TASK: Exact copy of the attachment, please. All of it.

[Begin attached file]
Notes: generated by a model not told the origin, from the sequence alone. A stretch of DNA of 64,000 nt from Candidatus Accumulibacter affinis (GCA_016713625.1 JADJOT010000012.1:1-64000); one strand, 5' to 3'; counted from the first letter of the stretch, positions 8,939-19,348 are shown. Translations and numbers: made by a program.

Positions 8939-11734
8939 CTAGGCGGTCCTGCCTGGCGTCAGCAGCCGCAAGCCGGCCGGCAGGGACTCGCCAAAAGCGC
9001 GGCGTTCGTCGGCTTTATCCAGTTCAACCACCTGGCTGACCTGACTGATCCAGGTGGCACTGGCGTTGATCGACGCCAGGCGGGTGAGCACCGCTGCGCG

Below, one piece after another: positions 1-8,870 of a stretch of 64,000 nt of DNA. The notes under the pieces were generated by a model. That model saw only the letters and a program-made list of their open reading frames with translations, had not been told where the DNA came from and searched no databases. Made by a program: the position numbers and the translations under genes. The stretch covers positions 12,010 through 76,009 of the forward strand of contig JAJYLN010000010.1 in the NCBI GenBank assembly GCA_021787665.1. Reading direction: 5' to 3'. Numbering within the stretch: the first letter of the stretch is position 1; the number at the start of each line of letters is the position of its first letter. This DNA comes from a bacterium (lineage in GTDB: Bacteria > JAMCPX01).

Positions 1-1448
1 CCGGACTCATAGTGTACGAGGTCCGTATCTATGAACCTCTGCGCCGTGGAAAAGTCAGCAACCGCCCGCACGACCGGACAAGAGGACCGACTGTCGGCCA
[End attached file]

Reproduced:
Notes: generated by a model not told the origin, from the sequence alone. A stretch of DNA of 64,000 nt from Candidatus Accumulibacter affinis (GCA_016713625.1 JADJOT010000012.1:1-64000); one strand, 5' to 3'; counted from the first letter of the stretch, positions 8,939-19,348 are shown. Translations and numbers: made by a program.

Positions 8939-11734
8939 CTAGGCGGTCCTGCCTGGCGTCAGCAGCCGCAAGCCGGCCGGCAGGGACTCGCCAAAAGCGC
9001 GGCGTTCGTCGGCTTTATCCAGTTCAACCACCTGGCTGACCTGACTGATCCAGGTGGCACTGGCGTTGATCGACGCCAGGCGGGTGAGCACCGCTGCGCG

Below, one piece after another: positions 1-8,870 of a stretch of 64,000 nt of DNA. The notes under the pieces were generated by a model. That model saw only the letters and a program-made list of their open reading frames with translations, had not been told where the DNA came from and searched no databases. Made by a program: the position numbers and the translations under genes. The stretch covers positions 12,010 through 76,009 of the forward strand of contig JAJYLN010000010.1 in the NCBI GenBank assembly GCA_021787665.1. Reading direction: 5' to 3'. Numbering within the stretch: the first letter of the stretch is position 1; the number at the start of each line of letters is the position of its first letter. This DNA comes from a bacterium (lineage in GTDB: Bacteria > JAMCPX01).

Positions 1-1448
1 CCGGACTCATAGTGTACGAGGTCCGTATCTATGAACCTCTGCGCCGTGGAAAAGTCAGCAACCGCCCGCACGACCGGACAAGAGGACCGACTGTCGGCCA